we’re debuting a new monthly column on WriterMag.com. The Fiction Workshop will delve into issues of craft, and we’re happy to announce that David
Galef (at left), the director of the creative-writing program at Montclair
State University, will be your guide to writing more engaging stories and
a professor for more than 20 years and a prolific writer himself, David has
plenty of practical advice to share. His novels include How to Cope With
Suburban Stress and Turning Japanese, and he’s contributed to The New York
Times, Newsday and many other publications. Later this year Dzanc Books will
publish his delightfully titled story collection My Date With Neanderthal
asked David to tell us more about his own writing as well as his plans for the
do you enjoy most about writing fiction?
up stuff. Also, rigging up a really cool sentence.
a writing instructor, what problems do you see again and again in your
students’ stories? In other words, what are some of the most challenging
aspects of fiction writing?
realm of the semi-cliché. That’s what I try to root out in a lot of student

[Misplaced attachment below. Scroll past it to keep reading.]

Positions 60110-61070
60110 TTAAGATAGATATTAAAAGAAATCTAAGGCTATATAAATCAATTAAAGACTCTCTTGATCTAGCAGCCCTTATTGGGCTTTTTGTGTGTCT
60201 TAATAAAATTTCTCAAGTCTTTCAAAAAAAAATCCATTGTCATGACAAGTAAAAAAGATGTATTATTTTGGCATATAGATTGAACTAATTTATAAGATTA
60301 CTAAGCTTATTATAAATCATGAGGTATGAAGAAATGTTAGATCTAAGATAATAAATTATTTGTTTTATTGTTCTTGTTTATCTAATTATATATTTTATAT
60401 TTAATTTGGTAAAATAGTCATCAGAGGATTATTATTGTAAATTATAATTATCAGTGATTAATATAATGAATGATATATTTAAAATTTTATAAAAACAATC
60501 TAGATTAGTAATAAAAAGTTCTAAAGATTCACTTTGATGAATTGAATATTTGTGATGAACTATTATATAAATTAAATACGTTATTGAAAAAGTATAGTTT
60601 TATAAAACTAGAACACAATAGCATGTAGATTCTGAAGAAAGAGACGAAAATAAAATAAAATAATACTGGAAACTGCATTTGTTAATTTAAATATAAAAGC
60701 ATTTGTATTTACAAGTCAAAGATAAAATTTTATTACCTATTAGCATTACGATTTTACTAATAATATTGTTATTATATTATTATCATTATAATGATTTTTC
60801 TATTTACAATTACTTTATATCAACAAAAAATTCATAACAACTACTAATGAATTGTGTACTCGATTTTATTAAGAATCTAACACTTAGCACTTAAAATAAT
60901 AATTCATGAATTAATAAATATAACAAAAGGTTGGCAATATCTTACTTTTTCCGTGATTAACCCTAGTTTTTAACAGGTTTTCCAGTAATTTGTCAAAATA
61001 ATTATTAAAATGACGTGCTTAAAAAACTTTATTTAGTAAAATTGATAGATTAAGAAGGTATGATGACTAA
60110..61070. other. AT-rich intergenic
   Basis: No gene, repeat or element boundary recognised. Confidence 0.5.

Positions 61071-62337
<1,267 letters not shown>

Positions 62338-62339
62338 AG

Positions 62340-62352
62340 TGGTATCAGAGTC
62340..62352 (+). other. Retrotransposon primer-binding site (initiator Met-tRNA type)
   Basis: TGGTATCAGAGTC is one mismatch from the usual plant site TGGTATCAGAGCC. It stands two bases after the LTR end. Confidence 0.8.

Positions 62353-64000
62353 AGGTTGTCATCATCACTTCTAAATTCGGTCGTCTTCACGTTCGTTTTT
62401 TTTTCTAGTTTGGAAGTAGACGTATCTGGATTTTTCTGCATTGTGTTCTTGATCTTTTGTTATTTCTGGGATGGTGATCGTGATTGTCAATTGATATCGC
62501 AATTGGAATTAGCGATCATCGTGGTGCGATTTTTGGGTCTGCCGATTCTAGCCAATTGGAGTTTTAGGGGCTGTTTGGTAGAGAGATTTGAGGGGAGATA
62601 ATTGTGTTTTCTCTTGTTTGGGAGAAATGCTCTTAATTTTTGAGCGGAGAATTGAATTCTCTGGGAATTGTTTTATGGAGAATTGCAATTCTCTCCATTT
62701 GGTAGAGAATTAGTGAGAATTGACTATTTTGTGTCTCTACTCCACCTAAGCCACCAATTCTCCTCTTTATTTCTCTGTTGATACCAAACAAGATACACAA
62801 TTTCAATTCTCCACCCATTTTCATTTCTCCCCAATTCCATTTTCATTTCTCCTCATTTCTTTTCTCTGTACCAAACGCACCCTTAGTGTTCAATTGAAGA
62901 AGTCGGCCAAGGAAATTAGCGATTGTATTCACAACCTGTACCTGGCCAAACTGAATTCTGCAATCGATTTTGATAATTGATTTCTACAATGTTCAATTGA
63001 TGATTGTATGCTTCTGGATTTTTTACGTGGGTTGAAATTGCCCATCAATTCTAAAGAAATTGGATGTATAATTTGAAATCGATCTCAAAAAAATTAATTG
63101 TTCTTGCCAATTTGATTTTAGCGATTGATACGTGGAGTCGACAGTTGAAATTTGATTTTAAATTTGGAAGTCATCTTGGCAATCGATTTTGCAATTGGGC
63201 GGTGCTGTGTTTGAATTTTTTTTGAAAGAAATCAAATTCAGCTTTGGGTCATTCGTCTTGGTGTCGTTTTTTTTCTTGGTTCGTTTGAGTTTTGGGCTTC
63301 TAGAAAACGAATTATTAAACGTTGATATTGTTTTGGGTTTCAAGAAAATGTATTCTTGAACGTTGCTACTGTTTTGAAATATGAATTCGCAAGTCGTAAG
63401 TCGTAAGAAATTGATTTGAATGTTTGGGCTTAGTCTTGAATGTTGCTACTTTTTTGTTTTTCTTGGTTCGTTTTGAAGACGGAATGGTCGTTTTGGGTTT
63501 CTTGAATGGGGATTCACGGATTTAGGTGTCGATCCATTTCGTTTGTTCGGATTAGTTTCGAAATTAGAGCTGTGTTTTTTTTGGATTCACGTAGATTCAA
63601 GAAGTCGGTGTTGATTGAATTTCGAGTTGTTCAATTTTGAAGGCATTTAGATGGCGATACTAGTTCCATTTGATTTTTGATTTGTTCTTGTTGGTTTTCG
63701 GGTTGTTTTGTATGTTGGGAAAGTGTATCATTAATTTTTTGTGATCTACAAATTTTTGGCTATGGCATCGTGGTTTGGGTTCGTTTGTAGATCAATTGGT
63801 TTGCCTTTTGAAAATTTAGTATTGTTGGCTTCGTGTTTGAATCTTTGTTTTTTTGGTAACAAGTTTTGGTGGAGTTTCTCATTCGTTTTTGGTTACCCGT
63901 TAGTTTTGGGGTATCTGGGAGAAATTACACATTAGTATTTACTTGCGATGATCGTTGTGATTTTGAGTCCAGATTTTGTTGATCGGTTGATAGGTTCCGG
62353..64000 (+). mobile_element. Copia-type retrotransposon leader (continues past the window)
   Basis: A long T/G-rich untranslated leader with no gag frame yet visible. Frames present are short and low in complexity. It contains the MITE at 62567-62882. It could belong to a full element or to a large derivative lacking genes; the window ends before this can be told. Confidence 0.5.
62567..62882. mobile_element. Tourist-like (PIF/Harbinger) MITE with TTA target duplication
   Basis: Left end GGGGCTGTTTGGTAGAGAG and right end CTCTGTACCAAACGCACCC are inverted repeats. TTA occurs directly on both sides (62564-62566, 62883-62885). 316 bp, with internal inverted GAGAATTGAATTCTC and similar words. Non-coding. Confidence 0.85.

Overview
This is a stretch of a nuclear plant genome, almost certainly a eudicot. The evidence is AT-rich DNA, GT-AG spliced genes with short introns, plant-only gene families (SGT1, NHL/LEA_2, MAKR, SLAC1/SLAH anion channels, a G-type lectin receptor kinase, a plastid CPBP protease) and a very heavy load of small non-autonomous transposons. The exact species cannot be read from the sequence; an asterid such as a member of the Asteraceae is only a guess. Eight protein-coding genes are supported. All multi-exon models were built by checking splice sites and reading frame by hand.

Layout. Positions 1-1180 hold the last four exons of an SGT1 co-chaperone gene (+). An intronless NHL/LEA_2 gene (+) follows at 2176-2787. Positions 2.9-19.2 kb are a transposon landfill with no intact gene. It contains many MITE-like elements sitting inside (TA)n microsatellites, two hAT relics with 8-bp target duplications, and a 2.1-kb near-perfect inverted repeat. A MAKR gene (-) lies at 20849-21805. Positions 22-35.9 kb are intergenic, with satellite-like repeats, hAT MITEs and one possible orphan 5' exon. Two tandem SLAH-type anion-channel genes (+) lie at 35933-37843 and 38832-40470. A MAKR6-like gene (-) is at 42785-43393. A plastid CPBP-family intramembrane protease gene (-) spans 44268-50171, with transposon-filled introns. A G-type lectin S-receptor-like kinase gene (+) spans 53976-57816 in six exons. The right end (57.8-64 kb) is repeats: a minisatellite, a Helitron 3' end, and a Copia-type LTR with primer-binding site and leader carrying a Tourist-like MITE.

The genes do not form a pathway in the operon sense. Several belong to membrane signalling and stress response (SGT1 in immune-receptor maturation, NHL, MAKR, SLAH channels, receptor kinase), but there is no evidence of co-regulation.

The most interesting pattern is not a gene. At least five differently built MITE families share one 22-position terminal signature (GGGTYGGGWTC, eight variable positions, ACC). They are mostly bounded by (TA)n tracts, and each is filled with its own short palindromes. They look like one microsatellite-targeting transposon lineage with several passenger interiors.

fiction, and it’s an [delete “uphill battle” and insert something fresher,
please]. Not that I demand outright originality, whatever that is, but two old
ideas gummed together at a new angle would be nice.
addition to novels and short stories, you write articles, essays, poems and
reviews. Do you advise beginning writers to try different genres?
all means. Because you never know what you might be really good at. You might
think you’re God’s gift to poetry, only to find that you’re actually a far
better playwright, and you’d never have known that if you hadn’t tried the
all-dialogue exercise that I assigned last Thursday.
also write humorous dispatches from U of All People, a fictional university,
for Inside Higher Ed, which covers news and opinions about higher education.
How important is humor in fiction writing?
love to say it’s crucial, but a lot of serious literature seems to do all right
without it. Let’s put it this way: It’s crucial to my fiction, even the sad
stories, where it acts as a counterbalance. And in life, particularly in the
writing business, I don’t know where I’d be without it.
can we expect from your column?
emphasis on craft: tips and suggestions on how to do something, from snappy
dialogue to lively characterization. I’m not too into the zen of writing or the
mystique of art.
for David’s column the first Wednesday of the month. You can find “The Fiction
Workshop” under the “Columns” drop-down menu. First up: “Not so fast,” in which
he offers a simple equation for adding depth to your stories.
C. Lange, associate editor